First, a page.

Adaptive Approaches to the CO_2 Problem
Scientists and engineers have expressed concern that continued release of CO2 into the atmosphere from the consumption of hydrocarbon fuels may cause significant, undesirable climatic change, warming the earth's atmosphere by one to four degrees in the next century. This paper is addressed to the issue of developing a way to think about this problem, and a research plan that would most effectively illuminate public policy choices related to CO2 emissions in the coming decades. Special emphasis is placed on learning more about the responsiveness to drastic changes in economic and environmental circumstances of the industries and localities that are most likely to be affected, and how this responsiveness could be improved by selected government policy actions. Attention is also given to the kinds of scientific and engineering research that would most contribute to society's ability to plan its defense against a prospective man-made change in climate.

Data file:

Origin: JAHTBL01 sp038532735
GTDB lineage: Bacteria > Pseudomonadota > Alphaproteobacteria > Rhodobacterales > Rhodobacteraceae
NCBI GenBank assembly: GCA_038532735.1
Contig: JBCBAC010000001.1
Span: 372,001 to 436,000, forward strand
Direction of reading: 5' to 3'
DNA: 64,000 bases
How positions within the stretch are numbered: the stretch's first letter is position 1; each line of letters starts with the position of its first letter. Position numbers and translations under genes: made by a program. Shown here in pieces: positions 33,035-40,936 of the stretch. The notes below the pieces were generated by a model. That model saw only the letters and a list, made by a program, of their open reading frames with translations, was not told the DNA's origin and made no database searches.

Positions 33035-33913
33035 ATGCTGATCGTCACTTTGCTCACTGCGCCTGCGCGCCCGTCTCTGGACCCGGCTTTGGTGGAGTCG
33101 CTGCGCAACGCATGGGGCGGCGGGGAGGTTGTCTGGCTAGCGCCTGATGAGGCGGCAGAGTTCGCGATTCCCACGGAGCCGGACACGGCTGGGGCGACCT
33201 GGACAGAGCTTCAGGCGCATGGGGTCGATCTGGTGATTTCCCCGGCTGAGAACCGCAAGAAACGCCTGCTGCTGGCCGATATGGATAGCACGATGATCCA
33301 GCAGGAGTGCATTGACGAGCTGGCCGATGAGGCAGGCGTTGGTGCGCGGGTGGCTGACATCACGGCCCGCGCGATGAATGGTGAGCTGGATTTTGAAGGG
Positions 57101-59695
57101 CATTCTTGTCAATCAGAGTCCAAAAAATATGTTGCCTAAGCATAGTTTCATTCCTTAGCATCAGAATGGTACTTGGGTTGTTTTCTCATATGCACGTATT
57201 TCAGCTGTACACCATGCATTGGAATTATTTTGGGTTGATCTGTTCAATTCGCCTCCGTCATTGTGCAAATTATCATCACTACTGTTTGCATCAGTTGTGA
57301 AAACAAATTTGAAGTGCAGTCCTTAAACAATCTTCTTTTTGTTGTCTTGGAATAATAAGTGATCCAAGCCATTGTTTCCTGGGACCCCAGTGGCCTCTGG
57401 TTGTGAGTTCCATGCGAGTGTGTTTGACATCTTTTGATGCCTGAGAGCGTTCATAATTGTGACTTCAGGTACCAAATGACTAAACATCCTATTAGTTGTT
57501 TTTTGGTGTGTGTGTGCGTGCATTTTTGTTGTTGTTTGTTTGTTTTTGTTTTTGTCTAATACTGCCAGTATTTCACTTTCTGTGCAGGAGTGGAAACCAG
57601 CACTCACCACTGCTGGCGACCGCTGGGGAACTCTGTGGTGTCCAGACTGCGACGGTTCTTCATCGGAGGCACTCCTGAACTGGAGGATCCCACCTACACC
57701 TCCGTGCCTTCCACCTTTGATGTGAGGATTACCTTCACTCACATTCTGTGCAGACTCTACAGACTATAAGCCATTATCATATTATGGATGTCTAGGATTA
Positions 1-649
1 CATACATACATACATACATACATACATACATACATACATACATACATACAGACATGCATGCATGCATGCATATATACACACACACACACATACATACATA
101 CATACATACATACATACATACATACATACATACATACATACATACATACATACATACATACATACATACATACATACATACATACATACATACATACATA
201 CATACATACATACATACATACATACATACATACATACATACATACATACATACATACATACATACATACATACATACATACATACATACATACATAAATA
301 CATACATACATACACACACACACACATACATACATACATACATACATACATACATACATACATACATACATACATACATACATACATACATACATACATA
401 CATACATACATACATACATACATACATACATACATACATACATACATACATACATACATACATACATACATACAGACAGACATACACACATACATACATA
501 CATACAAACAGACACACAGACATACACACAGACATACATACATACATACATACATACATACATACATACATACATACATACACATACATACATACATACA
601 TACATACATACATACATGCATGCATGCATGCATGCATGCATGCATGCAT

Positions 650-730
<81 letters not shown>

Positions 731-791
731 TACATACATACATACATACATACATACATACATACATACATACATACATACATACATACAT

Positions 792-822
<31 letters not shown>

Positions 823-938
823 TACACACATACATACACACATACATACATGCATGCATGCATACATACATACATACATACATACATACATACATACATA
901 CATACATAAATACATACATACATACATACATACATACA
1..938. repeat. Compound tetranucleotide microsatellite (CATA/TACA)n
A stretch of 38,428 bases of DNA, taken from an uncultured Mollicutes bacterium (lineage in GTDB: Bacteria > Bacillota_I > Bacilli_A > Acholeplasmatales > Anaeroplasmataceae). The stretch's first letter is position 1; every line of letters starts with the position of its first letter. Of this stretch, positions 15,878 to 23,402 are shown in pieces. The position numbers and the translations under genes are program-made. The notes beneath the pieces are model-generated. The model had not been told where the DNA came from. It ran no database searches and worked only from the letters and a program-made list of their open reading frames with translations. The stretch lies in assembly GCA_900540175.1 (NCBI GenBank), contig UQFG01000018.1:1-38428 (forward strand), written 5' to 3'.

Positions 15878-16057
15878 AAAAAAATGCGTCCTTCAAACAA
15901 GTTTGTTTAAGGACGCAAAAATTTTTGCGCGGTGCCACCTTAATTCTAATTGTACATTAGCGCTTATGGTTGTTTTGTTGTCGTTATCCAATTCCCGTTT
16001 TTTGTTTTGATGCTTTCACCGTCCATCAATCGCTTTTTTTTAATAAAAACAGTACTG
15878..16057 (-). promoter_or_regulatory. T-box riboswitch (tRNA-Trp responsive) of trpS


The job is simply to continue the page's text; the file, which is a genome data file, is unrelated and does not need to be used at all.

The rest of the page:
Additional InformationRevised. Original dated to July 1980. The author is indebted to Mark Rosker for research assistance in preparing this manuscript, to J. A. Laurmann for help in understanding technical aspects of the problem, to Lester Lave f or making several useful suggestions about the way to approach the topic, and to Ralph d'Arge and Larry Ruff for helpful comments on an early draft. Published in Carbon Dioxide, Climate and Society, Vol. II, U.S. Department of Energy, Washington, D.C., 1980.
Submitted - sswp327_-_revised.pdf